Since 2021, George has been performing live incarnations of Strangeness, expanding its scope to jazz and other music. George’s ruminative delivery gives his ideas space to unfold, while his cross-genre musical selections open pathways across time and space. For all the intellectual stimulus George provides, the sheer bodily pleasure of hearing anything from Alice Coltrane and [Ahmed] to The Slits and Jah Shaka over a venue PA at rinsing volume is hard to beat. For this latest edition of Strangeness Of Jazz, expect the Cafe OTO shutters to rattle as George and saxophonist Seymour Wright - his collaborator in new group X-RAY HEX TET – take a deep dive into the catalogues of Blue Note and Studio One by way of their respective engineers Rudy Van Gelder and Sylvan Morris.

Irreversible Entanglements

Wednesday 15 November, EartH Hackney (tickets)

Liberation oriented free jazz collective Irreversible Entanglements dropped their fourth album, Protect Your Light, in September. Their first for the legendary Impulse! label, it embraces a broader musical range than its predecessors, with poet/vocalist Camae Ayewa (aka Moor Mother), saxophonist Keir Neuringer, trumpeter Aquiles Navarro, bassist Luke Stewart and drummer Tcheser Holmes joined by pianist Janice A. Lowe, vocalist Sovei, cellist Lester St Louis and producer Shahzad Ismaily. Opening track ‘Free Love’ presents the group at their most sensual and romantic. “It was true beauty and I wanted to dance in its love and its freedom,” intones Ayewa amidst a dubby swirl of trumpet and electronics. From the buoyant Latin fanfare and cowbell grooves of the title track to the slow glimmer of ‘Sunshine’ and the stately ‘Degrees of Freedom’, we hear a more joyful and reflective side of Irreversible Entanglements, but there’s no less urgency or fire than on prior releases. The pointed anti-colonialist critique in ‘Our Land Back’ is particularly potent. “Who holds our story? Who took our land?” asks Ayewa with a measured rage over the group’s slow burning blues. ‘Soundness’ celebrates community in an ecstatic dance of horns and explosive drums, with Ayewa announcing “we call you into the room, come on into the room” in a nod to gospel tradition. Irreversible Entanglements’ live shows have always been powerful affairs. It’ll be hugely exciting to hear what they’ll do with the new material in London.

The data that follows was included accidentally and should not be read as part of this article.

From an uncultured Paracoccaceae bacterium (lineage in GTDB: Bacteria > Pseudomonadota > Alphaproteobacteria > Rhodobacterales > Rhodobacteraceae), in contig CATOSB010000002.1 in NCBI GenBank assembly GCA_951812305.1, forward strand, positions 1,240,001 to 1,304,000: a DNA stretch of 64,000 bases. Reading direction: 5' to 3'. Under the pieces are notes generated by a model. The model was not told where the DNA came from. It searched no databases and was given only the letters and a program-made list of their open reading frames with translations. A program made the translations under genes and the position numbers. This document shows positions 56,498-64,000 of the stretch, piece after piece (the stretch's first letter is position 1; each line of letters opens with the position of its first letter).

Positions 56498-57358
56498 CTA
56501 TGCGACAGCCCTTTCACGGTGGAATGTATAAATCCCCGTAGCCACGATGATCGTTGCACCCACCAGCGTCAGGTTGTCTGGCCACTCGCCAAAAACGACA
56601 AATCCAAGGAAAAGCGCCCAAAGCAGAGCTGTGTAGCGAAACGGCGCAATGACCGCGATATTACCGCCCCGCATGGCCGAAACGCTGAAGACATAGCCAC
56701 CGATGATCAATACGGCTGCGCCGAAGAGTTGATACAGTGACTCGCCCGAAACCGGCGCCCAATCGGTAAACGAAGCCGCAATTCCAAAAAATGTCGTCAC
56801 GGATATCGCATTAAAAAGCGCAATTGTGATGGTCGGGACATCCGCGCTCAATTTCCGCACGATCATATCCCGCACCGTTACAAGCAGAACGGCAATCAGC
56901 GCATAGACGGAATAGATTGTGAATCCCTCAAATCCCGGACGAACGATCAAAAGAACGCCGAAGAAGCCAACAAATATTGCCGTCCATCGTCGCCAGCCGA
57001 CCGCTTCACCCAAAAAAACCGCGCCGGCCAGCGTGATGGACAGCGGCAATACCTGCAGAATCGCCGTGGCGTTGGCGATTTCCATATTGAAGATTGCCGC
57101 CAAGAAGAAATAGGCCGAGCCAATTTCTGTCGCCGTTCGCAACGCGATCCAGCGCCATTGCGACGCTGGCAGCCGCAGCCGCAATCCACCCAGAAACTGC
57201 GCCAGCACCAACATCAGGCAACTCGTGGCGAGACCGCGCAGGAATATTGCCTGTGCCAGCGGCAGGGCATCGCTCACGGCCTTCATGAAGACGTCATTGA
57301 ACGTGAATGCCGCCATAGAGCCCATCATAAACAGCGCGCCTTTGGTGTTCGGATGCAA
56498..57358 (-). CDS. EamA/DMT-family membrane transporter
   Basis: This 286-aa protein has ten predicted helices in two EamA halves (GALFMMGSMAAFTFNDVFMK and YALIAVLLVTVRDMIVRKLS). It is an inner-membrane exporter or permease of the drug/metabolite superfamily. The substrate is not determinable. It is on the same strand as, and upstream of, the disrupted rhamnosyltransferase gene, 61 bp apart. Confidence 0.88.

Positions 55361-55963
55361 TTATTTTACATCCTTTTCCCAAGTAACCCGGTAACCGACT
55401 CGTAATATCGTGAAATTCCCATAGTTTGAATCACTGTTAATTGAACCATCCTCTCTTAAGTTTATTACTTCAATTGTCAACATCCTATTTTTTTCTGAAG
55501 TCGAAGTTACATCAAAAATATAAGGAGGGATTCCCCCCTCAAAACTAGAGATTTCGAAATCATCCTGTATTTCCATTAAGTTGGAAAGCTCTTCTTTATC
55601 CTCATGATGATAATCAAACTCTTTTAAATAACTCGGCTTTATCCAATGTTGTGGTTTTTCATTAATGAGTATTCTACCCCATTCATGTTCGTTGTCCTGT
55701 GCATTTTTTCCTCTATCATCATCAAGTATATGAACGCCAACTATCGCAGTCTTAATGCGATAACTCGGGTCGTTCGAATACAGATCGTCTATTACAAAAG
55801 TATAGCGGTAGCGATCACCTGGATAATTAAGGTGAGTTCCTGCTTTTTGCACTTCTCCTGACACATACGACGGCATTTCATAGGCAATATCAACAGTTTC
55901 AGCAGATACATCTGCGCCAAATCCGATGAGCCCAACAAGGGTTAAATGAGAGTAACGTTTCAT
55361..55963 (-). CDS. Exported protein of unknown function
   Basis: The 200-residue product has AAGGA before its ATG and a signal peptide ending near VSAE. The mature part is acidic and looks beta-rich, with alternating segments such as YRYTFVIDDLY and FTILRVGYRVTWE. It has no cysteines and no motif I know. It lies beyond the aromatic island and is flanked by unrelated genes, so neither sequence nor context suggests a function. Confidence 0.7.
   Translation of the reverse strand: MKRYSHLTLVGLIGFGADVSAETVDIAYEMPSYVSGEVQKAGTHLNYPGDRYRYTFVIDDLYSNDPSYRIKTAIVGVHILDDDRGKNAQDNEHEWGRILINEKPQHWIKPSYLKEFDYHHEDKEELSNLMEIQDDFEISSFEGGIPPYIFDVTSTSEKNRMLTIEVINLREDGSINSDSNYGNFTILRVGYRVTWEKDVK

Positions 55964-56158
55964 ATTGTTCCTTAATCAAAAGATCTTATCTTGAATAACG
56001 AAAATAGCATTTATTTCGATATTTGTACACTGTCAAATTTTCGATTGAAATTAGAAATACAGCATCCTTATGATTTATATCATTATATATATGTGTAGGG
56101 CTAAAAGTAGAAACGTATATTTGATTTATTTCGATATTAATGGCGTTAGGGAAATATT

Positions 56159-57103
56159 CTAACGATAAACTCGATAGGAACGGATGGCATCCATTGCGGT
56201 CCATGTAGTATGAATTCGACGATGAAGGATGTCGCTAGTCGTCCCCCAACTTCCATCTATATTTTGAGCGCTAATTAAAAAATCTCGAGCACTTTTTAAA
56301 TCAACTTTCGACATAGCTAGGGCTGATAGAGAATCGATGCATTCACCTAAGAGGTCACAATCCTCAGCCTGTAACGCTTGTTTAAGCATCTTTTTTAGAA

Tyshawn Sorey

Trio: Friday 17 November, Kings Place (tickets)
Solo: Saturday 18 November, Cafe OTO(tickets)
Duo w/ Pat Thomas: Saturday 18 November, Cafe OTO (tickets)

A master of contemporary music, Tyshawn Sorey works across and beyond genre, exploding preconceptions of what a “jazz” or Black musician can be. A brilliant drummer, trombonist and pianist, Sorey has performed with Vijay Iyer, Steve Lehman, Roscoe Mitchell, Anthony Braxton, George Lewis, Marilyn Crispell, Angelika Niescier, John Zorn, Kris Davis and many others, in addition to composing works for orchestra, voice and diverse ensembles. Of all his recordings, 2018’s Pillars is a personal favourite, combining the stillness of Morton Feldman and glacial density of Bill Dixon’s Vade Mecum with the volatility of free improvisation. A work of monumental heaviness, it also reflects Sorey’s love of technical death metal like Gorguts and Meshuggah.

Sorey’s trips to the UK are few and far between, making these three EFG London Jazz Festival concerts utterly essential. The first is with his Trio, featuring the outstanding pianist Aaron Diehl and bassist Matt Brewer. On paper, it’s Sorey’s most conventional project, with a repertoire of songbook standards and classic jazz compositions. And while the Trio don’t radically alter the material, they play it with such sensitivity and vitality that it sounds bracingly fresh. Sorey’s second outing is a solo piano set: a format that we hear him in all too rarely. The third is a piano and drums (and possibly electronics) duo with fellow genius Pat Thomas: a dream pairing.

EFG London Jazz Festival takes place 10-19 November across London.

Full information and tickets for all the shows listed here, and hundreds of others at this year's London Jazz festival, can be purchased here.